Levels of histaminase and L‐dopa decarboxylase activity in the transition from C‐cell hyperplasia to familial medullary thyroid carcinoma

Stephen B. Baylin, Geoffrey Mendelsohn, William R. Weisburger, Donald S. Gann, Joseph C. Eggleston

Research output: Contribution to journalArticlepeer-review

Abstract

The distribution of calcitonin, L‐dopa decarboxylase, and histaminase is studied in sectioned total thyroid glands from patients with different stages of familial medullary thyroid carcinoma. In 5 glands with gross carcinoma and in 3 with early microscopic carcinoma the distribution of all three parameters positively correlates (p < .01 for each correlation). In contrast, in 6 glands with C‐cell hyperplasia6 only the distribution of calcitonin and L‐dopa decarboxylase correlates (r = 0.64, p < .01) while those for histaminase vs. calcitonin (r = .17, p = N.S.) and histaminase vs. dopa decarboxylase (r = .03, p = N.S.) do not. In the glands with microscopic carcinoma the peak levels of histaminase occur in the areas of disease as defined by immunohistochemical staining of calcitonin; mean histaminase activity is the only one of the three parameters measured that distinguishes between C‐cell hyperplasia and microscopic carcinoma (p < .005). Immunohistochemical staining of histaminase shows positive cells in glands with gross and microscopic carcinoma, but in none of the glands with hyperplasia alone. Histaminase is thus found in high amounts in some malignant C‐cells only and may be a useful marker to distinguish between hyperplasia and malignancy in thyroids with early C‐cell proliferative disorders.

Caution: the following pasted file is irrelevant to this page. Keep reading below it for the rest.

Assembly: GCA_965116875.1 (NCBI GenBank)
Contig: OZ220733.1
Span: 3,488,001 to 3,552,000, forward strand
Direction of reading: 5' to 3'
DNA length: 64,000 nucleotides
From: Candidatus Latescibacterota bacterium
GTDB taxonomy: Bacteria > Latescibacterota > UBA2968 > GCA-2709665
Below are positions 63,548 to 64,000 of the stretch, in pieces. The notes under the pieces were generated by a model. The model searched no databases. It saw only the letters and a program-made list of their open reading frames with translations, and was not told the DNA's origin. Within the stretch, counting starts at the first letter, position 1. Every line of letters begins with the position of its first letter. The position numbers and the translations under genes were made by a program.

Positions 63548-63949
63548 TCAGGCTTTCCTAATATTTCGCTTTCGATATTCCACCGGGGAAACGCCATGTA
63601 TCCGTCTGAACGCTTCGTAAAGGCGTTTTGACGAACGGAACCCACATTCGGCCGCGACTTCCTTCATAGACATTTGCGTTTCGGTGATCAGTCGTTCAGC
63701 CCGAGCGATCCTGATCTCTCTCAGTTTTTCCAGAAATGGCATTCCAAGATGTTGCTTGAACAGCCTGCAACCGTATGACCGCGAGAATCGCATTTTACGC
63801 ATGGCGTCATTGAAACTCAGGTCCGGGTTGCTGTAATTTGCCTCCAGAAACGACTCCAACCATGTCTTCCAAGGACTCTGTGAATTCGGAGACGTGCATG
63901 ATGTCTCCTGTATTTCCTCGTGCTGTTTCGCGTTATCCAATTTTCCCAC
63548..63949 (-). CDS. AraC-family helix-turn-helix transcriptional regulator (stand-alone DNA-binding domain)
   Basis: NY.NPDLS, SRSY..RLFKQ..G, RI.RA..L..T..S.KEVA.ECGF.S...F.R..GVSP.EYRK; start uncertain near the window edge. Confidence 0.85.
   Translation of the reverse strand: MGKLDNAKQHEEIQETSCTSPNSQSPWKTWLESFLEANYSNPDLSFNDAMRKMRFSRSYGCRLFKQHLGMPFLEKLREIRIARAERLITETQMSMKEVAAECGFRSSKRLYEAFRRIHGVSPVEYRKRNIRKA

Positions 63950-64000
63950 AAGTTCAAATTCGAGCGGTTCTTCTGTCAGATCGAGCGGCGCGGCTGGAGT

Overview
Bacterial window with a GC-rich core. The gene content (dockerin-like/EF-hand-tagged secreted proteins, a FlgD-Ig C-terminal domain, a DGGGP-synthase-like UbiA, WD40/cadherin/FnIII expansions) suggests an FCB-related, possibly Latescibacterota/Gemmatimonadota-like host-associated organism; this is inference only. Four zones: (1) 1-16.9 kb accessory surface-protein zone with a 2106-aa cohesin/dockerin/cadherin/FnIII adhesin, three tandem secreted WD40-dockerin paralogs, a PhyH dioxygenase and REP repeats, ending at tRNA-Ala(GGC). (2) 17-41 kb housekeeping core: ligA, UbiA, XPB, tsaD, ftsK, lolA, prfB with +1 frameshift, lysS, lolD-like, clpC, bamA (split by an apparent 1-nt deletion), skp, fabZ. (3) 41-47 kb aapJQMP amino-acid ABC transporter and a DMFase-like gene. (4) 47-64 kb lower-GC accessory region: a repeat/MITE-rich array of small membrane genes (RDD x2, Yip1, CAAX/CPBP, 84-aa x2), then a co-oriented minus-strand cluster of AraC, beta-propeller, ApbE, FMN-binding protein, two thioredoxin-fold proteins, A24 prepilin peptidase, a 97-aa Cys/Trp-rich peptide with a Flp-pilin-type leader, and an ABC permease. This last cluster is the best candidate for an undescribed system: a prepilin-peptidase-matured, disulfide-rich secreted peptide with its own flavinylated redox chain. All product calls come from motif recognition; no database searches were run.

Original languageEnglish (US)
Pages (from-to)1315-1321
Number of pages7
JournalCancer
Volume44
Issue number4
DOIs
StatePublished - Oct 1979

ASJC Scopus subject areas

  • Oncology
  • Cancer Research

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